Observations on the use of passive integrated transponder (PIT) tags in teleosts and elasmobranchs at a public aquarium, 728 cases, 2007–2020

Publication Type:
Journal Article
Year of Publication:
Jessica McMurrer, Aubrey McElhiney, Kerry McNally, Charles J Innis
Zoo Biology
Wiley Online Library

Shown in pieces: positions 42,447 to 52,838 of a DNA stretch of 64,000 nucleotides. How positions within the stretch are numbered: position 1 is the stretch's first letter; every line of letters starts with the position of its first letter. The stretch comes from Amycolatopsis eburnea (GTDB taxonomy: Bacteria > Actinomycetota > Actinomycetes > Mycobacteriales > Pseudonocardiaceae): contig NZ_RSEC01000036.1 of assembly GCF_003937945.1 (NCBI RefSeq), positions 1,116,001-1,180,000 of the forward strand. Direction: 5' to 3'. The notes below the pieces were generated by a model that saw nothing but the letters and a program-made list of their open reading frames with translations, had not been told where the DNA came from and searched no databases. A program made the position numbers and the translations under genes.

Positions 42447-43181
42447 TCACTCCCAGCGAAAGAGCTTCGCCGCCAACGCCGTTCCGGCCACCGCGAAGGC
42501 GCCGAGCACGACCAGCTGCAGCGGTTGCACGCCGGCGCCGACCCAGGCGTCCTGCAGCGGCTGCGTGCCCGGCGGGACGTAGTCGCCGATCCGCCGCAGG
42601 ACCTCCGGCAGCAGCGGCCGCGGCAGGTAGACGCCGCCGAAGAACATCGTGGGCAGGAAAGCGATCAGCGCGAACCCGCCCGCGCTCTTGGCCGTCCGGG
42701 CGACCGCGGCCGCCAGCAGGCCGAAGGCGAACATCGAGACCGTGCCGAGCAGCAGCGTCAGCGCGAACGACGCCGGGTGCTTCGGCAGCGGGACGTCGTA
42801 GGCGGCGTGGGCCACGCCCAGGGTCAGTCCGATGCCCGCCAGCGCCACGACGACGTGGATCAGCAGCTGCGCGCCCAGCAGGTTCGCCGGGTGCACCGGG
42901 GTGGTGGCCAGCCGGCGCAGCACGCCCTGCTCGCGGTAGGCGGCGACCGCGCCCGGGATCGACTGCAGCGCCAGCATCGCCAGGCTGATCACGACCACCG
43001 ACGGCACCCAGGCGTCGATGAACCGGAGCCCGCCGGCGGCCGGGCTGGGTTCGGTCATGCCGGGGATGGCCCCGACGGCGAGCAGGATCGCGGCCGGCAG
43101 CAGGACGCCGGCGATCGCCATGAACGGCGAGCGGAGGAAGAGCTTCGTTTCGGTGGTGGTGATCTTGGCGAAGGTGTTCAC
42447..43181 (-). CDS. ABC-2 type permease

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Between 2007 and 2020 at New England Aquarium, Boston, MA, USA, we implanted passive integrated transponder (PIT) tags into 728 fish representing 105 teleost and elasmobranch species to identify animals as individuals. At the time of retrospective data analysis, mean longevity interval (median, range) after tag placement for animals that remained alive (n = 236) was 4.7 years (4.5, 0.3–13.8). Mean interval (median, range) between tag placement and death (n = 317) was 2.1 years (1.6, 0–11.2); and mean interval (median, range) between tag placement and transfer to other facilities (n = 175) was 2.5 years (3.1, 0.1–9.3). Possible adverse effects of tagging were extremely rare. Using the described methods, the equipment cost for every 10 PIT tag implantations was $2.83. PIT tag implantation in fishes is a safe and cost effective method to identify individuals, providing an opportunity to accumulate valuable data regarding individual longevity, welfare, basic demographics, and outcome of medical management. PIT tag implantation is recommended as a routine aspect of acquisition, quarantine, and medical management of fish under human care.


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